ORLANDO, Fla. -- Major League Baseball plans to make a new proposal to the MLB Players Association on Saturday, as Commissioner Rob Manfred remains optimistic a deal can get done soon enough to open the season on time.
“I am an optimist,” Manfred said during a news conference at the conclusion of the Owners Meeting on Thursday. “I believe we will have an agreement in time to play our regular schedule. … We’re doing everything we can to get a deal done for our fans.
"You're always one breakthrough away from making an agreement. That's the art of this process. Somebody makes a move, and that's why we'll make additional moves on Saturday that creates flexibility on the other side and what seemed like a big gap on this topic or that topic isn't such a big gap anymore."
The regular season is scheduled to begin March 31, and Manfred said he views missing games as “a disastrous outcome for this industry,” adding, “We’re committed to making an agreement in an effort to avoid that.”
Manfred said there is “no change right now” in terms of the status of Spring Training, which is slated to begin next week.
MLB plans to discuss the calendar with the MLBPA during Saturday’s negotiating session. Manfred said that once a CBA has been agreed upon, camps would likely be able to open within one week.
“We’re going to make a good faith, positive proposal in an effort to move the process forward,” Manfred said. “Whether or not that happens in the process, I just don't know, but it’s a good proposal.”
One of the union’s primary objectives during the negotiations has been to get younger players paid more earlier in their careers.
“We agree,” Manfred said. “And we actually share that goal.”
In its prior proposals, the league has offered to raise minimum salaries, to create a centrally funded pre-arbitration bonus pool to reward young players for their performance, as well as ways to curb alleged service-time manipulation.
“We have moved toward the players on key areas in an effort to address their concerns,” Manfred said. “Under our proposal on the table, every single pre-arbitration player would be better off than under the previous agreement."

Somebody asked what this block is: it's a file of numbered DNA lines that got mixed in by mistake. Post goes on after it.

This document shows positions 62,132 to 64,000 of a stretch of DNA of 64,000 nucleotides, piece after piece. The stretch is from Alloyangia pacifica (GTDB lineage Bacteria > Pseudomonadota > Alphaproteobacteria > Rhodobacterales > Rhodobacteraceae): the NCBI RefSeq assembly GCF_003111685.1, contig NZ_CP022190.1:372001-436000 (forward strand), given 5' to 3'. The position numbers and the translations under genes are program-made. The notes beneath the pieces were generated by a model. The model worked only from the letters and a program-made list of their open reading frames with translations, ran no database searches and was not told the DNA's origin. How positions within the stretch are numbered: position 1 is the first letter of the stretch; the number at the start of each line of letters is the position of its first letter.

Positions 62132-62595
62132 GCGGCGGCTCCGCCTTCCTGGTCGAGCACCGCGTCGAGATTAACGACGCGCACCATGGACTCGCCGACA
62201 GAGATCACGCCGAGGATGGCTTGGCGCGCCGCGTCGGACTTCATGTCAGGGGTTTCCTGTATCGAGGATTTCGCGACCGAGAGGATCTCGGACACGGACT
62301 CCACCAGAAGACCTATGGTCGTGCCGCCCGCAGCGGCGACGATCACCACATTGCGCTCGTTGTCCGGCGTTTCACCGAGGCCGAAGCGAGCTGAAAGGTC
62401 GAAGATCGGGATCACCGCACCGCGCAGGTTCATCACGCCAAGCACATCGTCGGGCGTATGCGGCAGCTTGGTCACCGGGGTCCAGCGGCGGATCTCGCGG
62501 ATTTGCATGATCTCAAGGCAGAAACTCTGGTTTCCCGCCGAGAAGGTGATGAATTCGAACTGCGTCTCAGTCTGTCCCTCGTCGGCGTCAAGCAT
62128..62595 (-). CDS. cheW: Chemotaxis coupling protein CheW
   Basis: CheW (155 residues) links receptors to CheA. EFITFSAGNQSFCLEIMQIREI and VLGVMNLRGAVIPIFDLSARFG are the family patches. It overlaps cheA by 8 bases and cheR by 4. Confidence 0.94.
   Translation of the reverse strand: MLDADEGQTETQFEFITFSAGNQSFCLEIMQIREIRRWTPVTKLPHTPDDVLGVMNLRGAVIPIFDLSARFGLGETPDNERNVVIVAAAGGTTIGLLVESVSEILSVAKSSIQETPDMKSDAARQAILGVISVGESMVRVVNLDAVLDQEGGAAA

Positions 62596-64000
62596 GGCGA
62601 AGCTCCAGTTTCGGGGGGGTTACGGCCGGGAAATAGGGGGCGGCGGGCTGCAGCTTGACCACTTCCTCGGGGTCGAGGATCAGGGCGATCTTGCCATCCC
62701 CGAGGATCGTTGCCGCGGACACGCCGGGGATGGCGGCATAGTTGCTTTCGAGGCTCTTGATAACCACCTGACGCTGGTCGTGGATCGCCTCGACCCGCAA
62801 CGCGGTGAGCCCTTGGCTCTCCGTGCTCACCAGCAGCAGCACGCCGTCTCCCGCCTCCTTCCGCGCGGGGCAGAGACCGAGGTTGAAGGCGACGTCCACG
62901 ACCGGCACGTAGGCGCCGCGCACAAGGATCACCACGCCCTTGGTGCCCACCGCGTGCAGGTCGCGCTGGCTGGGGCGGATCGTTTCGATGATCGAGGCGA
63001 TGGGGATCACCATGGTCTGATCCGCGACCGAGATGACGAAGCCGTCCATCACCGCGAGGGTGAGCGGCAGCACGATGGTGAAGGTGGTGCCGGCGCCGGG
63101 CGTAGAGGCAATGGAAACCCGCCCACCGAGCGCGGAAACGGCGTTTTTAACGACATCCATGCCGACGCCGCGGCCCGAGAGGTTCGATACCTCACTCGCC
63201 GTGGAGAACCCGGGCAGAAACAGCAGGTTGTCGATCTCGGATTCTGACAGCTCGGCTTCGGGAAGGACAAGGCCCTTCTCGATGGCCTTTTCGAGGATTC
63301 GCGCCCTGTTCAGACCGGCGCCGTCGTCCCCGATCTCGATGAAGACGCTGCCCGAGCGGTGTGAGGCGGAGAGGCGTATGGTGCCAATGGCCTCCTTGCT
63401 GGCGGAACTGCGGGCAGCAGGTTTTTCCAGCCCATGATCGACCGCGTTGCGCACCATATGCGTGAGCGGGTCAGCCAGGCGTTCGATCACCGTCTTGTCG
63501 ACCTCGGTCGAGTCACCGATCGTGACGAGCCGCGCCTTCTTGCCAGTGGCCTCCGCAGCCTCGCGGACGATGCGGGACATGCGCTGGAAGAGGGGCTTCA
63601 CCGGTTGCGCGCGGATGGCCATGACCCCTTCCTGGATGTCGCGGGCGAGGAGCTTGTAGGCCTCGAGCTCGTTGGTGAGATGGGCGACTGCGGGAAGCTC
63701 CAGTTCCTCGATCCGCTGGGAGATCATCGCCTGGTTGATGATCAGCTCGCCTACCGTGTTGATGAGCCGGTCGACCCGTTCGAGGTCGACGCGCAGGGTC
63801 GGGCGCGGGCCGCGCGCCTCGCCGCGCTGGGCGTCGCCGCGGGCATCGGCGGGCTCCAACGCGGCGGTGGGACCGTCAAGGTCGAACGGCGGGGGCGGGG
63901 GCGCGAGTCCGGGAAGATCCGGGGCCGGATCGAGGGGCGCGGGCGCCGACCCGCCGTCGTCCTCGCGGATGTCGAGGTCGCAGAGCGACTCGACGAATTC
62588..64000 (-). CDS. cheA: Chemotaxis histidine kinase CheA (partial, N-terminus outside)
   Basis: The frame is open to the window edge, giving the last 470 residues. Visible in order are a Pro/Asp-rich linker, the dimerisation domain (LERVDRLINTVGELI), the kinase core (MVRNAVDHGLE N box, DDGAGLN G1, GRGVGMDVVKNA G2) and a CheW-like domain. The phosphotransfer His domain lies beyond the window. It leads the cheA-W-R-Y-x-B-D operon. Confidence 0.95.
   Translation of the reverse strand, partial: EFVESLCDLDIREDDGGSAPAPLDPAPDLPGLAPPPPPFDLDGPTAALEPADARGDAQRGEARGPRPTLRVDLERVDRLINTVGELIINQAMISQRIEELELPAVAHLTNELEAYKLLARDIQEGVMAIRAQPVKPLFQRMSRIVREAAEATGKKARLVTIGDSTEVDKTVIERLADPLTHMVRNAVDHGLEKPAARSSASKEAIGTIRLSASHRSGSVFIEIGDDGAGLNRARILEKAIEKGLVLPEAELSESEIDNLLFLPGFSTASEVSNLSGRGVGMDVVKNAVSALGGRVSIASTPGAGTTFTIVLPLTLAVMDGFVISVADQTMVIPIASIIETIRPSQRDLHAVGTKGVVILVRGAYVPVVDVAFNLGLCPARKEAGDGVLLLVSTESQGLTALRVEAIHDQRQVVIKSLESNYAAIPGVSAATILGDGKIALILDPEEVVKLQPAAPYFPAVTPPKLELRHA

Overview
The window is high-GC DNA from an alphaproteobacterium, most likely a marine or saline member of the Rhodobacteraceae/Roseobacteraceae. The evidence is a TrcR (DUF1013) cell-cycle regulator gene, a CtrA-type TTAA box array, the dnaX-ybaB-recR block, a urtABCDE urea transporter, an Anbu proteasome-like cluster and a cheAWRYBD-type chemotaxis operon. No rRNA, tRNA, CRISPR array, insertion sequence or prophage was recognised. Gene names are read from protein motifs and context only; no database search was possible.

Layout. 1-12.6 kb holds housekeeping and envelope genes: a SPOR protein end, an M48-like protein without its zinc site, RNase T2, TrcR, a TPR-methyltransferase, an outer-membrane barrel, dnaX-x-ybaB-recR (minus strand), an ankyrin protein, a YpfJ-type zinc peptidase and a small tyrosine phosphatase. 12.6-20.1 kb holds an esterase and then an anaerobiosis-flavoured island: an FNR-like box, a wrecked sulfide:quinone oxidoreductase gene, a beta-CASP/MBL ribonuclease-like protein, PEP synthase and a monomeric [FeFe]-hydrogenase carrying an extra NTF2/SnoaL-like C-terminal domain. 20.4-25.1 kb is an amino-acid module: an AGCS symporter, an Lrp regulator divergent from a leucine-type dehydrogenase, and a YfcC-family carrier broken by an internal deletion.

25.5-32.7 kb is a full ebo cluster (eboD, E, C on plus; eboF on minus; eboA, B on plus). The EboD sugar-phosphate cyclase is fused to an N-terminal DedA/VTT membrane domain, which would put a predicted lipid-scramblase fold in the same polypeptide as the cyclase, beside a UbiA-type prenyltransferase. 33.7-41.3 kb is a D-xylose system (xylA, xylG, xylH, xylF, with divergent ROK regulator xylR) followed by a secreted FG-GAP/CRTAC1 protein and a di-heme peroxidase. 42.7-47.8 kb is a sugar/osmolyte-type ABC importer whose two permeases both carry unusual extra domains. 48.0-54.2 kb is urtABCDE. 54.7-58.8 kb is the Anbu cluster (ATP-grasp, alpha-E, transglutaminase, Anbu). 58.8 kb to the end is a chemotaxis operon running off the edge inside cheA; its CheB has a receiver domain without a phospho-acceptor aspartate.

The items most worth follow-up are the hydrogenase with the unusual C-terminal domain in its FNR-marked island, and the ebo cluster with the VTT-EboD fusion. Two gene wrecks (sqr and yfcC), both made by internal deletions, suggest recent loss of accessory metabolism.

Manfred estimated that between an increase in minimum salaries and the pre-arbitration bonus pool, players would see an increase in the “hundreds of millions” of dollars over the term of a new CBA under MLB’s latest proposals.
“That isn’t even getting into valuing things like additional DH jobs, which are high paying jobs rather than low paying jobs, the elimination of Draft-choice compensation, which would tend to increase player salaries,” Manfred said. “You're talking about a lot of money.”
Manfred noted that many of the league’s proposals have been in direct response to the players’ concerns, specifically alleged service-time manipulation. The league has also proposed an NBA-style Draft lottery to address concerns of alleged tanking.
Additionally, Manfred said the proposal to expand the postseason would benefit both the league and the players.
“In total, the proposals we made would move the agreement decidedly in the players' direction,” Manfred said.
Two issues the MLBPA has not moved from are two-year arbitration eligibility and reduced revenue sharing.
“[Reduced revenue sharing would] without question lead to less competition, not more. Changing the current agreement by taking resources from clubs with relatively limited revenue will make the game less competitive,” Manfred said.